“It is when you have done your work honestly, when you have contributed your share to the common fund that you begin to live.” — Eugene V. Debs
Recently, I had a friend, and former colleague, ask me if I had ever written about “commitment.” He was asking primarily because he was struggling with the volunteer organization he was helping with, and what appeared to be a lack of commitment, or apathy. I wrote a lot about volunteerism and commitment in the late 90’s until about 2005, but decided it needed a ‘refresh.’
One of the guiding principles I grew up with was ‘giving back.’ It didn’t matter what you did, but I was expected to volunteer a portion of my time for ‘a worthy cause.’ As I grew into my profession I found that I enjoyed donating part of my time toward the professional development of myself and others. That continued throughout my professional career. There was also some volunteer time at church, and within the community. I found that these activities benefitted me as much or more than the organizations I served.
While I have noticed a shift in what motivates volunteers, I am not willing to say it is a lack of commitment. When I look closer I see more competition for a person’s time. Granted, some of that competition comes in the form of entertainment, social media, etc. We have different/additional ways of ‘filling’ our time. How we prioritize that time will determine a lot in how, or if, we volunteer.
Because the reasons Millennials commit to volunteer may look different from the Boomers, we may be quick to label the Millennials as ‘disinterested’ or ‘lazy’ about giving back. A little deeper dive reveals that is not the case. What I do see as different is that they want to know “what’s in it for me?” Part of the reason they are asking these questions is because many are highly committed people who want to make sure they are volunteering with an organization that has other highly committed people.
They want to know is there a ‘pay off’ for volunteering? It’s not a pay off in dollars, but is there a pay off in some value. One of the best examples of this is my wife’s Master Gardner group. To earn the “Master Gardner Designation” you must have 50 volunteer hours in the first year after you complete your course work (which is an hour a week for 15 weeks). There is also 25 hours/year every year thereafter. The ‘pay off’ is in earning the “Master Gardner Designation.” In the Master Gardner case, they are willing to put out front what the commitment looks like, and have created a special ‘fraternity’ of people that value the work in getting the designation, and value the work in helping others grow and enjoy a wide variety of flowers and plants.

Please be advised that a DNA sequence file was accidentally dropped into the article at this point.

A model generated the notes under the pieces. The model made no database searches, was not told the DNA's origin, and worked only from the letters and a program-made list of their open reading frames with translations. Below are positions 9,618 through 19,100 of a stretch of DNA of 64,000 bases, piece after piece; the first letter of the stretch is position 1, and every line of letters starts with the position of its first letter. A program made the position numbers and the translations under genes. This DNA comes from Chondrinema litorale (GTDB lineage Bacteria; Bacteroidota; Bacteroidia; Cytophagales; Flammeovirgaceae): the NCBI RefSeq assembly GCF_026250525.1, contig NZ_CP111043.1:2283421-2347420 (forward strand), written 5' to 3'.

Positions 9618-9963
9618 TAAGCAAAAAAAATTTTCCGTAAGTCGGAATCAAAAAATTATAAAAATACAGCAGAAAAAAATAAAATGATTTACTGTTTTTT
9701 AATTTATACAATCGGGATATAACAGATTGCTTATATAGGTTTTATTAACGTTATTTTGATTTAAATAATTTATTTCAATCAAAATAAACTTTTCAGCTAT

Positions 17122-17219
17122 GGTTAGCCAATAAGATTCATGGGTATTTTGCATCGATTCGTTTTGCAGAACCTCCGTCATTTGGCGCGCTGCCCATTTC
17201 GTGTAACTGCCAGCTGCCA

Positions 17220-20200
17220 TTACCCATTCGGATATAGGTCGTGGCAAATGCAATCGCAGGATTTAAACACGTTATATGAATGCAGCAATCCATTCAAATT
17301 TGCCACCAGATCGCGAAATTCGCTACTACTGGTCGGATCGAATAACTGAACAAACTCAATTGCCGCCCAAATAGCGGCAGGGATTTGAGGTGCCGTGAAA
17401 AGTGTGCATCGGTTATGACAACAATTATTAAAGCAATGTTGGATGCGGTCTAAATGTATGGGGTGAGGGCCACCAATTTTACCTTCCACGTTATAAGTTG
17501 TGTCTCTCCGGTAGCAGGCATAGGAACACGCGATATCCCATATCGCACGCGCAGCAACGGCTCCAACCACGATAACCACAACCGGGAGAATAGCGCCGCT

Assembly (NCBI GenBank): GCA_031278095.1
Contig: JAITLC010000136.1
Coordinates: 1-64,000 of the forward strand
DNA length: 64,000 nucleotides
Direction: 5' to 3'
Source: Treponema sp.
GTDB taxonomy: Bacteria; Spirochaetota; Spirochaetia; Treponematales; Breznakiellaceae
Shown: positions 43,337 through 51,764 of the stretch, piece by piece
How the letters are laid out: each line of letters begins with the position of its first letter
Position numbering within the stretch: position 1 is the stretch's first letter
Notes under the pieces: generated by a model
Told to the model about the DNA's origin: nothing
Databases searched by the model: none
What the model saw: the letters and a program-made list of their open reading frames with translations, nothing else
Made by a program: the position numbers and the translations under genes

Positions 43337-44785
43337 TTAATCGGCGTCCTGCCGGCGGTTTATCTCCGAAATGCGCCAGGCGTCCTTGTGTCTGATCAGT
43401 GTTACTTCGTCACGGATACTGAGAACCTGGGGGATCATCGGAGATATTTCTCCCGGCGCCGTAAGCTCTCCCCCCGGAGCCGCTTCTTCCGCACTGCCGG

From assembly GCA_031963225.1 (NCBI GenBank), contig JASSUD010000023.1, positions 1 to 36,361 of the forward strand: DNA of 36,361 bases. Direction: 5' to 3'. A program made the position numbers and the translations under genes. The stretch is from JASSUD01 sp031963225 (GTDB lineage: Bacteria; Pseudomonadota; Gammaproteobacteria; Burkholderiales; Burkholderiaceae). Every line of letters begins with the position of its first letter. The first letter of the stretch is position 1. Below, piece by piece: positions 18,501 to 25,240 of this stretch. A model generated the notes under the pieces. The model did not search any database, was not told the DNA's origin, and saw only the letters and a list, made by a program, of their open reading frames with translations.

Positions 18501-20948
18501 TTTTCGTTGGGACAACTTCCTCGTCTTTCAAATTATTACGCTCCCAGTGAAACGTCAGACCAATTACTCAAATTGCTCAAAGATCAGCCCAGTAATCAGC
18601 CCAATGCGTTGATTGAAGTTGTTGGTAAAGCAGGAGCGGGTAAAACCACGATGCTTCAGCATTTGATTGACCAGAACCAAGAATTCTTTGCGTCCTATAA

The four professional associations I belonged to during my professional career had various ‘designations’ you could earn. Each offered some increased professional stature. Whether that was sufficient to drive motivation and volunteering is difficult to say. My own observation is that in and of itself those designations didn’t universally move the volunteer needle of the membership for those organizations.
What did universally move the needle was the education provided. Each organization’s educational programming demonstrated its value by the quality of the program, which drove the attendance. The better the organization’s ability to enlist committed volunteers in creating education, and several other needs of the association, the greater the pay off.
One of the other tangible pay off’s was the network of people that strengthened my knowledge and created a wonderful problem-solving resource. It also provided a common ground for social connections. A handful of these people became life-long friends.
Another ‘pay off’ for the volunteers relates to whether there is a ‘feel good’ factor. Does the organization connect some of the volunteering to what the organization does and how it is contributing to its intended purpose? Are there stories that go with that? I always enjoyed talking to volunteers to find out what they were really enjoying about their experience, what was feeding their motivation, and what wasn’t. Those stories were often keys to what we were doing right, and whether there were opportunities to do better.
While I can have ‘boomer-type’ reactions to some of what I see in Millennials, if I’m willing to not make assumptions, and look a little deeper, I often find people who are very committed. That commitment includes volunteering for more than one organization. When I talked to them, their commitment comes from a sense of purpose, from a sense of wanting to be more intentional in their lives.
I am always for the individual introspection that helps us uncover our purpose, and a sense of how we wish to engage others. This ‘self-discovery’ helps us understand our commitment to helping. Where can I spend time that will make a difference and be rewarded? Where does the ‘pay off’ work for me and for the organization?
Experience tells me that it is helpful for the volunteer organization to also spend time in collective introspection. Is our mission something that excites us, and will excite others? Do we think of our volunteers as people who ‘owe us,’ or do we think of them as partners in a common goal? Do we understand their needs and desires for volunteering with us? What would it take to have a highly committed culture? The answer may be less about ‘them’ and more about ‘us.’ Perhaps if we require more and give more we will get more from our volunteers.
To a better you…